Trump job rating?









Comey firing opinion?









Appoint independent investigator on Russia?









-End investigation



Concerned Trump too friendly to Russia?












Trump re Russia national security threat?









The Monmouth University Poll was conducted by telephone from May 13 to 17, 2017 with 1,002 adults in the United States, although no interviews were conducted on Sunday May 14.  The results in this release have a margin of error of +/- 3.1 percent.  The poll was conducted by the Monmouth University Polling Institute in West Long Branch, NJ.


QUESTIONS AND RESULTS                                                             

(* Some columns may not add to 100% due to rounding.)         


1.     Do you approve or disapprove of the job Donald Trump is doing as president?

39%     Approve

53%     Disapprove

  8%     (VOL) No opinion


[Q2-4  held for future release.]


5.     Do you approve or disapprove of Donald Trump’s decision to fire FBI director James Comey?

36%     Approve

50%     Disapprove

  3%     (VOL) Haven’t heard

11%     (VOL) Don’t know


6.     The stated reason for firing Comey was his mishandling of the Hillary Clinton email investigation. Do you think this really is the main reason Comey was fired or were other factors more important?

20%     Main reason Comey was fired

72%     Other factors more important

  8%     (VOL) Don’t know


7.     Trump said he had already decided to fire Comey even before he received a recommendation from the Justice Department. Does that make you more likely or less likely to think that other factors besides the Clinton investigation were behind Comey’s dismissal, or doesn’t it change your opinion?

33%     More likely

  4%     Less likely

59%     Doesn’t change opinion

  3%     (VOL) Don’t know


8.     Have you heard that the FBI has been conducting an investigation into Russian interference in the 2016 election and possible links with the Trump campaign, or haven’t you heard about this?

89%     Heard

11%     Not heard

  0%     (VOL) Don’t know


9.     How likely do you think it is that James Comey was fired in order to slow down or stop that investigation – is this very likely, somewhat likely, not too likely, or not at all likely?

40%     Very likely

19%     Somewhat likely

10%     Not too likely

27%     Not at all likely

  4%     (VOL) Don’t know


10.   Should the Russia investigation continue or should it end?

73%     Continue

24%     End

  3%     (VOL) Don’t know


11.   Should an independent investigator be appointed to take over the investigation or should the investigation remain with the FBI?

40%     Independent investigator

26%     Remain with FBI

  4%     (VOL) Both

  3%     (VOL) Don’t know who

24%     End investigation (Q10)

  3%     Don’t know about investigation (Q10)


12.   Are you concerned or not concerned that Donald Trump may be too friendly toward Russia?  [If CONCERNED: Are you concerned a lot or a little?]

39%     Concerned, a lot

12%     Concerned, a little

45%     Not concerned

  4%     (VOL) Don’t know


13.   Do you think Trump’s attitude toward Russia does or does not present a national security threat to the U.S.?

48%     Does

46%     Does not

  7%     (VOL) Don’t know


[NOTE: QUESTIONS X13A-E WERE ONLY ASKED ON 5/16 AND 5/17; n=455, m.o.e=+/-4.6%]


X13A.  Have you heard that President Trump shared intelligence information with the Russian ambassador and foreign minister when they visited the White House last week, or have you not heard about this? [If HEARD: Have you heard a lot or just a little?]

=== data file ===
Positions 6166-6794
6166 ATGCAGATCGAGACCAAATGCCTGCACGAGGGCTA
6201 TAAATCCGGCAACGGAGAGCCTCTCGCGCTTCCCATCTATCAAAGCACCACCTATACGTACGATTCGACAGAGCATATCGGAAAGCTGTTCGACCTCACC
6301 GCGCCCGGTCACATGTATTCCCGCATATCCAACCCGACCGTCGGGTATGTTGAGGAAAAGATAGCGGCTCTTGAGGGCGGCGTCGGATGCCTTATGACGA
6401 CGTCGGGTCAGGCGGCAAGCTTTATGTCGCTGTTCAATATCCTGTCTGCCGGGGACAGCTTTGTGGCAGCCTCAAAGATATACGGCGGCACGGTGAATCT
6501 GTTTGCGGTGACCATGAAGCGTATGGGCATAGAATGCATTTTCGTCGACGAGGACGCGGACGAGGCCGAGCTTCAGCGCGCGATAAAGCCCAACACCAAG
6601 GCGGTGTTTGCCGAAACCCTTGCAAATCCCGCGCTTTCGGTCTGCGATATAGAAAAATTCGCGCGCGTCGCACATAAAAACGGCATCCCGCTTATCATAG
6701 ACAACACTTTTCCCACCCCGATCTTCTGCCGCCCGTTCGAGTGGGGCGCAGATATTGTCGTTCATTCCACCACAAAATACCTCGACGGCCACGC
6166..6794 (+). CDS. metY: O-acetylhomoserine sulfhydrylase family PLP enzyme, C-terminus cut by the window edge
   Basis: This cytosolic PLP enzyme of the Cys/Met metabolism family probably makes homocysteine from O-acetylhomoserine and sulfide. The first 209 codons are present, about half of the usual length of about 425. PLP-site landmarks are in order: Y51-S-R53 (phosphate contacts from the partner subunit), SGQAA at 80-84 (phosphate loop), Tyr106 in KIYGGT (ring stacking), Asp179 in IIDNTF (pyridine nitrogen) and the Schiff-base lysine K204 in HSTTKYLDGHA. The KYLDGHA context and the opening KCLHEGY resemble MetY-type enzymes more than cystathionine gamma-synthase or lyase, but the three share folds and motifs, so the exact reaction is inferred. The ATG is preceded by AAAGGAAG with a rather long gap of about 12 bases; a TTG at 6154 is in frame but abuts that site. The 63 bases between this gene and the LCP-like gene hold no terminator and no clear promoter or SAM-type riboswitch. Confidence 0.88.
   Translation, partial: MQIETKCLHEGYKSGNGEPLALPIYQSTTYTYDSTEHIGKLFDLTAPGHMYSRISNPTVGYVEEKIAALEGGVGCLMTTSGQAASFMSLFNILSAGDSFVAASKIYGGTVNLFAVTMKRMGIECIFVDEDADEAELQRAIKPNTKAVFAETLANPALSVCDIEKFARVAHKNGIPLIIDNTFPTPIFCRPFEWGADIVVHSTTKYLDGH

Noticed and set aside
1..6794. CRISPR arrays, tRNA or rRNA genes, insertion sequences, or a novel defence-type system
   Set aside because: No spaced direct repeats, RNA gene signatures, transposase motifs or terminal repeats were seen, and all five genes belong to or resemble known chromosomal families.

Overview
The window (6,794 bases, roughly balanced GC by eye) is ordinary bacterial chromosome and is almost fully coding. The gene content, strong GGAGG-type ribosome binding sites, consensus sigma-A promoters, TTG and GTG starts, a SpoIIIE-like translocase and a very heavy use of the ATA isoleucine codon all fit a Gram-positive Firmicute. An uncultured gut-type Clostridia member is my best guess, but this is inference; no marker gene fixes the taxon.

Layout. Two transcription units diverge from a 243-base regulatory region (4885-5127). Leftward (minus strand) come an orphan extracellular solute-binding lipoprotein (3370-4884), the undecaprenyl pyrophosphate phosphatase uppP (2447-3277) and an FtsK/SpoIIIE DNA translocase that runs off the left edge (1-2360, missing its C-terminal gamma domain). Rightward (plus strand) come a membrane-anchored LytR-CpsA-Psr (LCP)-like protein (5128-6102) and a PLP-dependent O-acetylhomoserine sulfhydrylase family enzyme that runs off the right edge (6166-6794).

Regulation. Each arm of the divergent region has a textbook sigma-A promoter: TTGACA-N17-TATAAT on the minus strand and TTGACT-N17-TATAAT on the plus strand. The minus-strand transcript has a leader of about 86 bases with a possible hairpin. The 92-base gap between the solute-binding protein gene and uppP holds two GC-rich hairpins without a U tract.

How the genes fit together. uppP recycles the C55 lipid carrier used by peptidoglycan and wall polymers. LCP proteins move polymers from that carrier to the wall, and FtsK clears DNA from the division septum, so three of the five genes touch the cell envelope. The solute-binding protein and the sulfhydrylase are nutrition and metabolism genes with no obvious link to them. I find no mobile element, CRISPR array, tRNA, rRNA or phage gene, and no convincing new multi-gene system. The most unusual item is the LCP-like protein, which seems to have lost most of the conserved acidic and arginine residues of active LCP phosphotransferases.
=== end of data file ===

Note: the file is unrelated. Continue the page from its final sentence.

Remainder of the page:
47%     Heard, a lot

26%     Heard, a little

27%     Not heard


X13B.  Have you heard the reports that this information was gathered by the Israeli intelligence services, or have you not heard this?

37%     Heard

36%     Not heard

27%     Not heard about Russia incident (Q14)


X13C.  According to reports, Israel shared classified terrorism information with the U.S. and the president decided to pass that information on to the Russians. In your opinion, were Donald Trump’s actions definitely appropriate, probably appropriate, probably not appropriate, or definitely not appropriate?

  9%     Definitely appropriate

17%     Probably appropriate

22%     Probably not appropriate

42%     Definitely not appropriate

10%     (VOL) Don’t know


X13D.  Do you think this situation will help or hurt our relationship with Israel, or will it have no impact? PROBE: Will it [help/hurt] a lot or just a little?

  3%     Help a lot

  3%     Help a little

33%     Hurt a lot

20%     Hurt a little

31%     No impact

10%     (VOL) Don’t know


X13E.    After hearing these reports do you think our other allies will be more willing or less willing to share sensitive intelligence information with the U.S. government, or will there be no impact on their willingness to share intelligence?

  5%     More willing

64%     Less willing

29%     No impact

  3%     (VOL) Don’t know


[Q14-24  held for future release.]



The Monmouth University Poll was sponsored and conducted by the Monmouth University Polling Institute from May 13 to 17, 2017 with a national random sample of 1,002 adults age 18 and older, in English. This includes 501 contacted by a live interviewer on a landline telephone and 501 contacted by a live interviewer on a cell phone. Telephone numbers were selected through random digit dialing and landline respondents were selected with a modified Troldahl-Carter youngest adult household screen. Monmouth is responsible for all aspects of the survey design, data weighting and analysis. Final sample is weighted for region, age, education, gender and race based on US Census information. Data collection support provided by Braun Research (field) and SSI (RDD sample). For results based on this sample, one can say with 95% confidence that the error attributable to sampling has a maximum margin of plus or minus 3.1 percentage points (unadjusted for sample design).  Sampling error can be larger for sub-groups (see table below). In addition to sampling error, one should bear in mind that question wording and practical difficulties in conducting surveys can introduce error or bias into the findings of opinion polls.

Click on pdf file link below for full methodology and results by key demographic groups.

Download this Poll Report with all tables